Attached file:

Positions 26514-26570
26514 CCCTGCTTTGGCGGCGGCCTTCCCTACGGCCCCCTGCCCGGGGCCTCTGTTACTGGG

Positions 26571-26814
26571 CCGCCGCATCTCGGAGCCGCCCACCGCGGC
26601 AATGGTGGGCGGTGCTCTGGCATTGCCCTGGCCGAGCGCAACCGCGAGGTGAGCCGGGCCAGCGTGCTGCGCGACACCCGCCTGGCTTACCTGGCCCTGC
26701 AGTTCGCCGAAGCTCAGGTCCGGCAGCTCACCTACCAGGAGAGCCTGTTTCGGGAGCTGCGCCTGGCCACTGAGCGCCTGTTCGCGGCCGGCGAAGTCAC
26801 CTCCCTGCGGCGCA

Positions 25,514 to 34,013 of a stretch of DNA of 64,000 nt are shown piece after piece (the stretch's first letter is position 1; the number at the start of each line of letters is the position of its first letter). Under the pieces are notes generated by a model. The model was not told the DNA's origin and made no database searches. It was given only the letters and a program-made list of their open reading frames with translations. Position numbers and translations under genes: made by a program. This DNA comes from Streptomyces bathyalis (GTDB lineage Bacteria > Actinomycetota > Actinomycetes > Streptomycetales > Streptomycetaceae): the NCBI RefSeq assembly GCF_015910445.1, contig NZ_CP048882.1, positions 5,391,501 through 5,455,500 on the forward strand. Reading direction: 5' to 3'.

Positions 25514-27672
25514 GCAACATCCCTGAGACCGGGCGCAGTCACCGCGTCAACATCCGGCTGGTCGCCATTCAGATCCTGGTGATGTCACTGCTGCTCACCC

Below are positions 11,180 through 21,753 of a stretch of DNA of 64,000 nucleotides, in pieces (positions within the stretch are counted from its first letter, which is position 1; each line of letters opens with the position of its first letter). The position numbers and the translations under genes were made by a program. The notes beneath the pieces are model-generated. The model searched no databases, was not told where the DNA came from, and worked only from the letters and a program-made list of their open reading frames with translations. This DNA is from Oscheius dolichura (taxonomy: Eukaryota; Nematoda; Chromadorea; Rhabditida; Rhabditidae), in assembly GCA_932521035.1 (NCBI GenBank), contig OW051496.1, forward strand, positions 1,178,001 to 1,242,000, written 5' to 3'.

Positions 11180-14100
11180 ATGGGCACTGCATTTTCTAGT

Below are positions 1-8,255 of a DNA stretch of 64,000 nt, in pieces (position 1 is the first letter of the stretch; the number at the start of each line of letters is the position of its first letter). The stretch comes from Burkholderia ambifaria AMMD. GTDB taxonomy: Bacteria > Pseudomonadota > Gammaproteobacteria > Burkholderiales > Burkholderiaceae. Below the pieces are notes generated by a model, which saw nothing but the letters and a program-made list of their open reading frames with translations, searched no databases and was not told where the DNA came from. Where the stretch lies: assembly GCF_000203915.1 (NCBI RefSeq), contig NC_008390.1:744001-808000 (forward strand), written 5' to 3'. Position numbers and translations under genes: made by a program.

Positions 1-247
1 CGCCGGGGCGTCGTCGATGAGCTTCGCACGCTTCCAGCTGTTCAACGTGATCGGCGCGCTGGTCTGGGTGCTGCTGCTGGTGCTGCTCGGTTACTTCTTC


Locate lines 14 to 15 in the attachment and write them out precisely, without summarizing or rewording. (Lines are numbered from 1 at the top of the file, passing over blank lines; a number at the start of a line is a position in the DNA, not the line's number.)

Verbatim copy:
Below are positions 1-8,255 of a DNA stretch of 64,000 nt, in pieces (position 1 is the first letter of the stretch; the number at the start of each line of letters is the position of its first letter). The stretch comes from Burkholderia ambifaria AMMD. GTDB taxonomy: Bacteria > Pseudomonadota > Gammaproteobacteria > Burkholderiales > Burkholderiaceae. Below the pieces are notes generated by a model, which saw nothing but the letters and a program-made list of their open reading frames with translations, searched no databases and was not told where the DNA came from. Where the stretch lies: assembly GCF_000203915.1 (NCBI RefSeq), contig NC_008390.1:744001-808000 (forward strand), written 5' to 3'. Position numbers and translations under genes: made by a program.

Positions 1-247